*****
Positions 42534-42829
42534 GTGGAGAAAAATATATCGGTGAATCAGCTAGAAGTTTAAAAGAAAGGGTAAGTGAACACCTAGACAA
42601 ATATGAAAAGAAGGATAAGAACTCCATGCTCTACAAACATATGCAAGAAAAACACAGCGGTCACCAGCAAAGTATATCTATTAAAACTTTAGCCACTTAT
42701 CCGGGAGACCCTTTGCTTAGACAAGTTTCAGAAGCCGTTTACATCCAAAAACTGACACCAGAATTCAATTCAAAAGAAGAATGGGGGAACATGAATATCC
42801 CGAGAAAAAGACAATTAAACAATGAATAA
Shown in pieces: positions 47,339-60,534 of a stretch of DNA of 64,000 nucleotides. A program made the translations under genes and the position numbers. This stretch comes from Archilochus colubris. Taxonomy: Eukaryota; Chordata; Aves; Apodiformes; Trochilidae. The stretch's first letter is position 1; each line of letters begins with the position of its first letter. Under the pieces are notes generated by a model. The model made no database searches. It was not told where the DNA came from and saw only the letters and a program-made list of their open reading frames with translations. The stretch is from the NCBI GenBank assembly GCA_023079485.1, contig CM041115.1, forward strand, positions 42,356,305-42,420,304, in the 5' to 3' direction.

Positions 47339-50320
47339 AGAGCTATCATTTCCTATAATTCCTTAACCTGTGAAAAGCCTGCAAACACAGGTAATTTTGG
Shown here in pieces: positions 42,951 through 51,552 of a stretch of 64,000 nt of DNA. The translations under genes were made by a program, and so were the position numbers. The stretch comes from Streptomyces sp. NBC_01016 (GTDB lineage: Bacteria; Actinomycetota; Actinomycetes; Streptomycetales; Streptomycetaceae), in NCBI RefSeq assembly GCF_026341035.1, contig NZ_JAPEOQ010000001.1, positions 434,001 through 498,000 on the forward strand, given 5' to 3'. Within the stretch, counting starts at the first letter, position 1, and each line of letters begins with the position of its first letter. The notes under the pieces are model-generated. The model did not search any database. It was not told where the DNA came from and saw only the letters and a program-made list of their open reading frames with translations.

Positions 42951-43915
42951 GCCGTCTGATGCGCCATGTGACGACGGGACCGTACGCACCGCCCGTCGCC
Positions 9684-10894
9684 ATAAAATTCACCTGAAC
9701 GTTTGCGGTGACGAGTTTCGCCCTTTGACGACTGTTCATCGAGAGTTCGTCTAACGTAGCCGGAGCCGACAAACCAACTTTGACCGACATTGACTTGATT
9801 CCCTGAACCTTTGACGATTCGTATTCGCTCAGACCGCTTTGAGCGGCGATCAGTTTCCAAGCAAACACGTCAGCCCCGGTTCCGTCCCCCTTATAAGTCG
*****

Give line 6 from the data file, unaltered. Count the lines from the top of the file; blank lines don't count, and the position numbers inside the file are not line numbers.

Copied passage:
Shown in pieces: positions 47,339-60,534 of a stretch of DNA of 64,000 nucleotides. A program made the translations under genes and the position numbers. This stretch comes from Archilochus colubris. Taxonomy: Eukaryota; Chordata; Aves; Apodiformes; Trochilidae. The stretch's first letter is position 1; each line of letters begins with the position of its first letter. Under the pieces are notes generated by a model. The model made no database searches. It was not told where the DNA came from and saw only the letters and a program-made list of their open reading frames with translations. The stretch is from the NCBI GenBank assembly GCA_023079485.1, contig CM041115.1, forward strand, positions 42,356,305-42,420,304, in the 5' to 3' direction.